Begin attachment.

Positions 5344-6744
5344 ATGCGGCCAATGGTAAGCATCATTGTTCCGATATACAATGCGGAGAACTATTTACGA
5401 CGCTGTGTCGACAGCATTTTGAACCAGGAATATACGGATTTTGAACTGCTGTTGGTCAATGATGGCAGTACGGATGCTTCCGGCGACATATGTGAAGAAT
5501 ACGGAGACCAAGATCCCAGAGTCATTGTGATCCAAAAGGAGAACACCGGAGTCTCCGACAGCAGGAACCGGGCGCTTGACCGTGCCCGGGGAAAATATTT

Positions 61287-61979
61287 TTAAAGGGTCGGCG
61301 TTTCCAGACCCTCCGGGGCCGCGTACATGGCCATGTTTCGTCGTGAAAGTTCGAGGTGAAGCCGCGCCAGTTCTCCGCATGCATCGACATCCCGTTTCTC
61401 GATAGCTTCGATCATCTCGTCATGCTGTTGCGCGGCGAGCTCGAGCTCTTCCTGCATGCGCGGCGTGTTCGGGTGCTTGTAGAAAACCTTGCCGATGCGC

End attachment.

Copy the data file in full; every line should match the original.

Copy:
Positions 5344-6744
5344 ATGCGGCCAATGGTAAGCATCATTGTTCCGATATACAATGCGGAGAACTATTTACGA
5401 CGCTGTGTCGACAGCATTTTGAACCAGGAATATACGGATTTTGAACTGCTGTTGGTCAATGATGGCAGTACGGATGCTTCCGGCGACATATGTGAAGAAT
5501 ACGGAGACCAAGATCCCAGAGTCATTGTGATCCAAAAGGAGAACACCGGAGTCTCCGACAGCAGGAACCGGGCGCTTGACCGTGCCCGGGGAAAATATTT

Positions 61287-61979
61287 TTAAAGGGTCGGCG
61301 TTTCCAGACCCTCCGGGGCCGCGTACATGGCCATGTTTCGTCGTGAAAGTTCGAGGTGAAGCCGCGCCAGTTCTCCGCATGCATCGACATCCCGTTTCTC
61401 GATAGCTTCGATCATCTCGTCATGCTGTTGCGCGGCGAGCTCGAGCTCTTCCTGCATGCGCGGCGTGTTCGGGTGCTTGTAGAAAACCTTGCCGATGCGC